“We are now taking those skills you need and coupling them with the education component,” Blake said. “Our discussions up to this point have been with ministries of health, the public-sector side and educators. We’ve not bridged the private sector side, but it’s something we want and need to do. We’d like to find resources to make those conversations happen as we approach the end of this project.”
The foundational curriculum is currently being reviewed by education partners and is set to be rolled out later this year, probably over the summer. At that point, Blake sees the mindset of those working on the project shifting toward longevity, or in other words, how do they keep the momentum of the foundational curriculum going. For that, private sector involvement and integration of educators is necessary.
“We have the foundational curriculum and now we want to move that to brick and mortar universities,” Blake said. “We’d like to see the curriculum in eHealth becoming not just an informatics introductory course, but we’d also like it to be a standalone course for medical, nursing and pharmacy schools. An interdisciplinary course to introduce those students to eHealth skills. It can be wrapped as informatics, but really it’s preparing interdisciplinary students with digital skills for healthcare.”
Curriculum Development & More
Having set a goal of developing workers armed with competencies that would allow them to get started in eHealth roles around the world, Omni Micro and its partners had to consider what those positions look like in various locations. Positions in the U.S. are different from the EU or Africa.
To attract a global audience, they had to understand the differences and nuances among health systems around the world.
That often meant searching for commonalities among systems. For example, the U.S. follows HIPAA for data security, while the EU is now rolling out the General Data Protection Regulation (GDPR). To avoid tying the curriculum to one specific geographic location, the curriculum is limited to the basics of what someone needs to know to be successful in maintaining data security. It presents principles and objectives of what a base-level student would need to know on their first day of work to perform their duties.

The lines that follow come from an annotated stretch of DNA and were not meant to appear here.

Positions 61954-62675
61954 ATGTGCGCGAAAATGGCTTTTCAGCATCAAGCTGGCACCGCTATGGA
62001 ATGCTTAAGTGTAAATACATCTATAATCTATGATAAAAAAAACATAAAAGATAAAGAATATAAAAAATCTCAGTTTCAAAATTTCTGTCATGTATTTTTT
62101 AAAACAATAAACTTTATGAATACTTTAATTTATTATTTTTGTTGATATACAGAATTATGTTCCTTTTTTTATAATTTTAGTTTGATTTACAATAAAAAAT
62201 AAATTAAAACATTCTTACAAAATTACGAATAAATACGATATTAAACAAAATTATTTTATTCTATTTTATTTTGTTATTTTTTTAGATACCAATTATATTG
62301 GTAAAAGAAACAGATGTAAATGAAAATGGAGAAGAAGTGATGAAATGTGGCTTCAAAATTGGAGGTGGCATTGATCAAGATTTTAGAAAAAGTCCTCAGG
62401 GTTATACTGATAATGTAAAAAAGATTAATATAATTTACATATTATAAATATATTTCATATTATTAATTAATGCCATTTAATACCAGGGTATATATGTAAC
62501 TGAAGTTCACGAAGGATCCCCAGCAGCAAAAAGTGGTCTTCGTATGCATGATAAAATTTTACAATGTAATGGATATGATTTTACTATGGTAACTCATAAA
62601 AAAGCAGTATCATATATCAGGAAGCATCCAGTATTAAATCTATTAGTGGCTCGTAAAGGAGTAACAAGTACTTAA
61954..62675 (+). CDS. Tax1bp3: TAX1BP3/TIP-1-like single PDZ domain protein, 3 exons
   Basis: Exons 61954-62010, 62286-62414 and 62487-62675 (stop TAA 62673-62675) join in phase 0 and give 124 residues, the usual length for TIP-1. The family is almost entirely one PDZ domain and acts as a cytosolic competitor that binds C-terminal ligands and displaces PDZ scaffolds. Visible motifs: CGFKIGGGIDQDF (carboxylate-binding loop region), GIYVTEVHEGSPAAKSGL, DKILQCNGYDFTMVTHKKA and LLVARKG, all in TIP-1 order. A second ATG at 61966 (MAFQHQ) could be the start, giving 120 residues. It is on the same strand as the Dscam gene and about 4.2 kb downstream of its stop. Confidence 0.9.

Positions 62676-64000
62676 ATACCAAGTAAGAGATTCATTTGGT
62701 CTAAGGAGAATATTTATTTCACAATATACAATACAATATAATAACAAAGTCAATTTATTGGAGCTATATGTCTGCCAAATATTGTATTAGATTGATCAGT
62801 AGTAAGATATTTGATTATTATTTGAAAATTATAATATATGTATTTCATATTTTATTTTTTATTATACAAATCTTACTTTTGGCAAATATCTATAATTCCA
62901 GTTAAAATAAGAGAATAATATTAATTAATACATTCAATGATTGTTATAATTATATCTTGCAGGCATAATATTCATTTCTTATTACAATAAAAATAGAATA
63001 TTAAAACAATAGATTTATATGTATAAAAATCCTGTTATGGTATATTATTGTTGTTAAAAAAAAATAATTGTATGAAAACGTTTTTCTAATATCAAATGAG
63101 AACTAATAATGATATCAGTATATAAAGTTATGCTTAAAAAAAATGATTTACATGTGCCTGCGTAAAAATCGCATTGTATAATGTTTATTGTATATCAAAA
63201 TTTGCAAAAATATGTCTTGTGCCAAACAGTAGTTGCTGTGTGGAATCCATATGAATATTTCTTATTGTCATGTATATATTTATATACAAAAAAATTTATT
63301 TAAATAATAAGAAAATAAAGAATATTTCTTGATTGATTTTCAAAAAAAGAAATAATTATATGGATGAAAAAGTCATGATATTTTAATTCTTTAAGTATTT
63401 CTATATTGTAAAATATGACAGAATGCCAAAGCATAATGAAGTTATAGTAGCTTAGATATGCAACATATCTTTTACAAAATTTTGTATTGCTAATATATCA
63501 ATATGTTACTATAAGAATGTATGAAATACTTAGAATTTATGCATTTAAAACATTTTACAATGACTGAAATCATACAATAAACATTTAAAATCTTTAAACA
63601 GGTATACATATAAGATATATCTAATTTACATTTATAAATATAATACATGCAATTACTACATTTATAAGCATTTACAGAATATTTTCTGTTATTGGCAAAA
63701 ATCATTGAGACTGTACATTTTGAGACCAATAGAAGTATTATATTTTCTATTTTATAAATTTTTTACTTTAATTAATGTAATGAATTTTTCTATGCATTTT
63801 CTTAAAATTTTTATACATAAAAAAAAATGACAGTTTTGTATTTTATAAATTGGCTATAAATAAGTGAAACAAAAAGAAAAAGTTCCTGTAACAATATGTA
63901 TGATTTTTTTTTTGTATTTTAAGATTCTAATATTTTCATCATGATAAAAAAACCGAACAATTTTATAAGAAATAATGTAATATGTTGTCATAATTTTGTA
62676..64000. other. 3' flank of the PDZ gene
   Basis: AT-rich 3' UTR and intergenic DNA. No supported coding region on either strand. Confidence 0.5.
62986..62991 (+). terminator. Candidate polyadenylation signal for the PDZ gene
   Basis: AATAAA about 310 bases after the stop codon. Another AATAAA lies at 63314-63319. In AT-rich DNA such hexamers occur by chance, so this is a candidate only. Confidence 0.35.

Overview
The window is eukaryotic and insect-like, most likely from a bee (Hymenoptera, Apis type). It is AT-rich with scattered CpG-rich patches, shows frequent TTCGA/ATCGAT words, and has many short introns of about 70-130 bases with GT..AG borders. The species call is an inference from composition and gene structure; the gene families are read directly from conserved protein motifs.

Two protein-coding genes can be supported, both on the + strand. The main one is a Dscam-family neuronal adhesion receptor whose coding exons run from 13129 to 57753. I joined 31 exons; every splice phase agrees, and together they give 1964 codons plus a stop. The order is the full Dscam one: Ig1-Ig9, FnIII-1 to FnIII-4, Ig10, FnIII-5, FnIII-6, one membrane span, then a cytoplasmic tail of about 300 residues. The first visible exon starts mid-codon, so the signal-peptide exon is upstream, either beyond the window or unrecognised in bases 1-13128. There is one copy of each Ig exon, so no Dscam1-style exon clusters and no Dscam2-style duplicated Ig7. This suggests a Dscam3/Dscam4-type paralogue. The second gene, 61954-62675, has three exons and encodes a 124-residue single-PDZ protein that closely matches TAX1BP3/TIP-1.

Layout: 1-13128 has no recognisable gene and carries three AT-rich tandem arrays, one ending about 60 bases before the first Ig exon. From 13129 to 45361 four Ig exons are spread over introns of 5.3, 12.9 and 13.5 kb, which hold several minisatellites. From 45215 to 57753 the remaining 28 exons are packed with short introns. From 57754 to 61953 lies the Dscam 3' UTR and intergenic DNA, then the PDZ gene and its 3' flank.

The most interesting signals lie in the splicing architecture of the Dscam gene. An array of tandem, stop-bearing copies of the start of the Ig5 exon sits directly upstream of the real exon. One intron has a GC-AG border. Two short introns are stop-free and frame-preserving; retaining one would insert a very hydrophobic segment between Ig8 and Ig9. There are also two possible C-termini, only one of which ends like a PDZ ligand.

“We’re looking at everything that goes into eHealth competence,” Blake said. “We used the Office of the National Coordinator curriculum as a starting point and we wanted to expand on those 40 areas of competence. Things like documentation, clinical workflows, vendor systems, departmental systems versus enterprise wide systems, data provenance, informatics and so on. These are all part of an eHealth educational foundation.”
As the curriculum gains adoption, the goal is to have more localized modules that can be added to the foundational curriculum, integrating cultural nuances, common practices and varying levels of eHealth architecture that are specific to a given region.
The foundational curriculum and HITComp are both free for anyone to use. As a method of workforce development, this ensures that anyone interested can benefit from what’s offered, regardless of socioeconomic status. It also can feed informatics programs better prepared students and instructors.
“We hear a lot that informatics courses start at a high level, and a lot of times there’s inconsistencies regarding what type of curriculum informatics programs are presenting, depending on what part of the U.S. you are in,” Blake said. “When it comes to instructors, there’s a large disparity in terms of their preparation for being able to deliver these courses.
“One of the things we’ve worked on is instructor modules to help prepare instructors to deliver this material as well. Especially with the informatics programs, we want to help instructors to have mechanisms to be able to deliver content in a way that makes sense.”
The last piece was designing the curriculum to suit the needs of the modern learner. To do so, it had to fulfill a few basic requirements. It needed to:
- Be available online
- Integrate PowerPoint presentations
- Integrate video and graphic components
- Tie into social platforms where applicable
- Be properly vetted
There is an exam at the end of each unit that plays into the larger goal of the project, which is to provide competency-based credentialing.
“We wanted to make it speak to every type of learner and be inclusive as possible while making it modern and include social media,” Blake said. “We’ll be looking to make use of things like YouTube, and the courses themselves are very interactive. The course material is presented through exercises the student can participate in so they can apply the lessons learned in these units through various types of activity. We aren’t using systems for training such as something like Epic just yet, because we’ll want to customize those to regional curriculum. It’s vendor agnostic at this point.”